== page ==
Baden-Baden: Getting naked with strangers

Relaxing at the spa resort of Baden-Baden in southern Germany’s Black Forest, I see more naked people in two hours than many Americans see in their entire lives.

Ever since the Roman emperor Caracalla bathed in the mineral waters here, Baden-Baden has welcomed those in need of a good soak. In the 19th century, the town was Germany’s ultimate spa resort, and even today, the name Baden-Baden is synonymous with relaxation in a land where the government still pays for its overworked citizens to take a little spa time. And since the beginning, the dress code has always been “naked.”

Americans who can’t handle nudity don’t know what they’re missing. My first time was with some German friends — a classy, good-looking young couple. We were swept into the changing area with no explanation. Suddenly they were naked and I felt like the Road Runner just beyond the cliff’s edge. Then — easing up, and stripping down — I realized it’s not sexy … simply open and free.

For me, enjoying the Friedrichsbad Roman-Irish Baths in Baden-Baden is one of Europe’s most elegant experiences. Traditional, stately, indoors, these baths are extremely relaxing … and not very social. It’s just you, your body, and an unforgettable experience.

Wearing only the locker key strapped around my wrist, I start by weighing myself — 92 kilos. The attendant leads me under the industrial-strength shower. This torrential kickoff pounds my head and shoulders and obliterates the rest of the world. He gives me plastic slippers and a towel, ushering me into a dry-heat room with fine wooden lounges — the slats too hot to sit on without the towel. Staring up at exotic tiles of herons and palms, I cook. After more hot rooms punctuated with showers, it’s time for my massage.

Like someone really drunk going for one more glass, I climb gingerly onto the marble slab and lay belly-up. The masseur holds up two mitts and asks, “Hard or soft?” In the spirit of wild abandon, I growl, “Hard,” not even certain what that will mean for my skin. I get the coarse, Brillo-pad scrub-down. Tenderized like a slab of meat, I feel entirely relaxed. The massage is over, and with a Teutonic spank, I’m sent off into the pools.

Nude, without my glasses, and not speaking the language, I bumble like Mr. Magoo in flip-flops through a series of steam rooms and cold plunges.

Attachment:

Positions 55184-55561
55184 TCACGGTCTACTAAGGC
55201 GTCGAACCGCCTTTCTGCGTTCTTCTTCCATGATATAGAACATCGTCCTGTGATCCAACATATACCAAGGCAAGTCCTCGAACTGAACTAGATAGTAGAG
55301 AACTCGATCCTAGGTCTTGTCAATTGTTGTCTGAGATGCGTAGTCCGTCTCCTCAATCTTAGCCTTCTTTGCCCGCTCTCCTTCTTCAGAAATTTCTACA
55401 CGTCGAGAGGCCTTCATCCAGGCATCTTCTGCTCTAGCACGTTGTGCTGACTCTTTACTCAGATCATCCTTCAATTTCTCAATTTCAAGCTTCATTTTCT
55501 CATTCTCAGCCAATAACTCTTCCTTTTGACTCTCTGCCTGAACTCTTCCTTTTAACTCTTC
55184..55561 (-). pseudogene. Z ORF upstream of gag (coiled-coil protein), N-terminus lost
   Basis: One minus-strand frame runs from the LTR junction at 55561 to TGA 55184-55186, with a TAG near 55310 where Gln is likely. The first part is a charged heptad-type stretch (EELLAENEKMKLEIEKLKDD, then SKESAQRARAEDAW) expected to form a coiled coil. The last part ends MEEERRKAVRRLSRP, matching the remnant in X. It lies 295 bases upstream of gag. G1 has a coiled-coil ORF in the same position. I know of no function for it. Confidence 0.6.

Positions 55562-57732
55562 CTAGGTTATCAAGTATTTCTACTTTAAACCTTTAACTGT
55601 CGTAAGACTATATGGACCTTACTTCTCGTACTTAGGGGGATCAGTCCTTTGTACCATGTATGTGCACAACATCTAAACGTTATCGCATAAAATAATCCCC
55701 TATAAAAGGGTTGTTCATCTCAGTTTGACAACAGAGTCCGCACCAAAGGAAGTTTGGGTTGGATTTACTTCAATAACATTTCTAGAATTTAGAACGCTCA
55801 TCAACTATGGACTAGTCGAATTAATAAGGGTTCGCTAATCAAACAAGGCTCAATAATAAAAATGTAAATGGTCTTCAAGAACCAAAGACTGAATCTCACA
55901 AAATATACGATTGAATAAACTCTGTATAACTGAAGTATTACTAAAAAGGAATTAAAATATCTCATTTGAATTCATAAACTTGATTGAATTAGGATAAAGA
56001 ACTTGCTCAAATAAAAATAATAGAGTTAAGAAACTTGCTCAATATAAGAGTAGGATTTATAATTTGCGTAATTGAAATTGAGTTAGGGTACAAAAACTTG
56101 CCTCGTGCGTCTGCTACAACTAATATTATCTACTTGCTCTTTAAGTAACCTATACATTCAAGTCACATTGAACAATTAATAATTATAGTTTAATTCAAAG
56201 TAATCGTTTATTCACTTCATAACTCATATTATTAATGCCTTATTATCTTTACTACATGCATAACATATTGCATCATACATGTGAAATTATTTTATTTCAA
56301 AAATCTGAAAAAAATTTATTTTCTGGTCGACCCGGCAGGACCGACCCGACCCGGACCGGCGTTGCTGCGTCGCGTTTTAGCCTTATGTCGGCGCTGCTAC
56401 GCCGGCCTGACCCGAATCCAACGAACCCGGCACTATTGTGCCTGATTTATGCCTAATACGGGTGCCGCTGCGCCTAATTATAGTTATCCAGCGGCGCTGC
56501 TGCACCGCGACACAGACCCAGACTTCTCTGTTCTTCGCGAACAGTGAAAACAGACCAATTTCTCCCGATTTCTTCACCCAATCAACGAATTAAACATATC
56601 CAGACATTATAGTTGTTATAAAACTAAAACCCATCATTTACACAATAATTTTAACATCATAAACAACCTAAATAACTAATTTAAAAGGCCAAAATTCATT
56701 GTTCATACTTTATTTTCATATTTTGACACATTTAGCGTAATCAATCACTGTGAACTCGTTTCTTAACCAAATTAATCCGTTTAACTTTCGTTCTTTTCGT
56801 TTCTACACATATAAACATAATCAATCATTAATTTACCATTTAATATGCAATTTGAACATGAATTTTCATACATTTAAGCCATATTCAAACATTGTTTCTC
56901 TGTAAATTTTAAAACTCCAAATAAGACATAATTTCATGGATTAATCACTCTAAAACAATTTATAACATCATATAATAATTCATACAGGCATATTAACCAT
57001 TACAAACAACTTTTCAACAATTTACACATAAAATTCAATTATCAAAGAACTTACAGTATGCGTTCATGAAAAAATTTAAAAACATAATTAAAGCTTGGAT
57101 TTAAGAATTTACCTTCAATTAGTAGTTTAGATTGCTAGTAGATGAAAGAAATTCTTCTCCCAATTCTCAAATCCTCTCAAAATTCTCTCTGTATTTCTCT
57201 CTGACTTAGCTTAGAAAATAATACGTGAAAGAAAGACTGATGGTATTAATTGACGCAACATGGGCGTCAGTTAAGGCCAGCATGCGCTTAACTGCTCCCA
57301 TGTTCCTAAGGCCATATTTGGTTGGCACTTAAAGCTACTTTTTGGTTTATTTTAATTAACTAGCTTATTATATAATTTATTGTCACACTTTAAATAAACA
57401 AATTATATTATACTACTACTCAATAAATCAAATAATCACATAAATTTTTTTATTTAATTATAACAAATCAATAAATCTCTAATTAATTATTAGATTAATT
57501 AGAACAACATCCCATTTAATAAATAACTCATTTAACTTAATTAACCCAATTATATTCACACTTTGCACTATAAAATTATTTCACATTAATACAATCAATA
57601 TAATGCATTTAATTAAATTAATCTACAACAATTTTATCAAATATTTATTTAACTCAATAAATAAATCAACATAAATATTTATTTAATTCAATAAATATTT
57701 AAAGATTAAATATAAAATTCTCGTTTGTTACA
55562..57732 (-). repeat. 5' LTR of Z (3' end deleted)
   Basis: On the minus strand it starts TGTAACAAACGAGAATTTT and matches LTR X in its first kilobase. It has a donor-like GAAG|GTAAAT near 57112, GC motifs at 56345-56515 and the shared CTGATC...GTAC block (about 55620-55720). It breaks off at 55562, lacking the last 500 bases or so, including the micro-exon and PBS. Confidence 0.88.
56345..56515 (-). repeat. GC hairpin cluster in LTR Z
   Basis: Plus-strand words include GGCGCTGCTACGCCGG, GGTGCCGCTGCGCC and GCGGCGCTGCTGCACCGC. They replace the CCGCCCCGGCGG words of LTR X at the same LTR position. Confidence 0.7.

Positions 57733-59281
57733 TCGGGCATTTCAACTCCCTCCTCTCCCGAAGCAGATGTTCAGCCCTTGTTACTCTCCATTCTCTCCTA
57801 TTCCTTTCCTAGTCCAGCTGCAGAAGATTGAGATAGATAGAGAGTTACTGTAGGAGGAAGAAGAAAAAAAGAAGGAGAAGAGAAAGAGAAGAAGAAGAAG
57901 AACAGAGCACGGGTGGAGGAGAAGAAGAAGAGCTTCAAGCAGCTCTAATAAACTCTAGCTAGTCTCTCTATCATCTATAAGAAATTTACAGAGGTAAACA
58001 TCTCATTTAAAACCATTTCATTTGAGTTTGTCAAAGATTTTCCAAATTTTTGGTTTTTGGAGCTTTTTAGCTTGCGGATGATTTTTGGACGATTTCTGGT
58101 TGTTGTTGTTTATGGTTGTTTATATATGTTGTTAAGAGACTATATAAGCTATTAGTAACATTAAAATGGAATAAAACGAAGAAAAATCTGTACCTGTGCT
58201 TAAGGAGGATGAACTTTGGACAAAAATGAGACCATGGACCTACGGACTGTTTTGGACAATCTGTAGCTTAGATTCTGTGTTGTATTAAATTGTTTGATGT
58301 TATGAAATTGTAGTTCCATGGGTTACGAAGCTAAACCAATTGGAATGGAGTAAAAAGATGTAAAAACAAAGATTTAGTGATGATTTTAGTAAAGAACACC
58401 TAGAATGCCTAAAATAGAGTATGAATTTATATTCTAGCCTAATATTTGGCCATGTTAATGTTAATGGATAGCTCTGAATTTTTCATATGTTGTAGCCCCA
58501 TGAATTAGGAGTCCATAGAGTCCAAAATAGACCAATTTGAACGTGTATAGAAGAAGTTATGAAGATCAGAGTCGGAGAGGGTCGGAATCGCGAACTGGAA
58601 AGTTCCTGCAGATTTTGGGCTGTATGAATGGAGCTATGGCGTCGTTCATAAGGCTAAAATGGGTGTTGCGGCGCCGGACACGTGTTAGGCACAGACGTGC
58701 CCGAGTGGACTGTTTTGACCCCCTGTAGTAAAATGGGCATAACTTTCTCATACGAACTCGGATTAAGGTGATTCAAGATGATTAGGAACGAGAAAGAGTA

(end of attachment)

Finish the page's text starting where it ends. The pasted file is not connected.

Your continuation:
The steamy labyrinth leads to the mixed section. This is where the Americans get uptight. The parallel spa facilities intersect, bringing men and women together to share the finest three pools in Friedrichsbad. Here, all are welcome to drift under the exquisite domes in perfect silence, like aristocratic swans. A woman glides in front of me, on her back. Like a serene flotilla, her peaceful face and buoyant breasts glide by, creating barely a ripple. On my right, an Aryan Adonis, staring at the ethereal dome, drapes himself over the lip of the pool. Germans are nonchalant, tuned in to their bodies and focused on solitary relaxation. Tourists are tentative, trying to be cool … but more aware of their nudity. I remind myself there’s nothing sexy about it. Just vivid life in full flower.

The climax is the cold plunge. I’m usually not a fan of cold water — yet I absolutely love this. You must not wimp out on the cold plunge.

For my last stop, the attendant escorts me into the “quiet room” and asks when I’d like to be awakened. I tell him closing time. He wraps me in hot sheets and a brown blanket. Actually, I’m not wrapped … I’m swaddled: warm, flat on my back, among 20 hospital-type beds. Only one other bed is occupied; the guy in it is as still as a corpse. I stare up at the ceiling, losing track of time and myself. Sometime later, I’m jolted awake by my own snore.

As I leave, I weigh myself again: 91 kilos. I’ve shed two pounds of sweat. It would have been more if tension had mass. Stepping into the cool evening air, I’m thankful my hotel is a level, two-block stroll away.

Back in my room, I fall in slow motion onto my down comforter, the big pillow puffing around my head. Wonderfully naked under my clothes, I can only think, “Ahhh … Baden-Baden.”

Edmonds resident Rick Steves (www.ricksteves.com) writes European guidebooks, hosts travel shows on public TV and radio, and organizes European tours. This article was adapted from his new book, “For the Love of Europe.” You can email Rick at rick@ ricksteves.com and follow his blog on Facebook.

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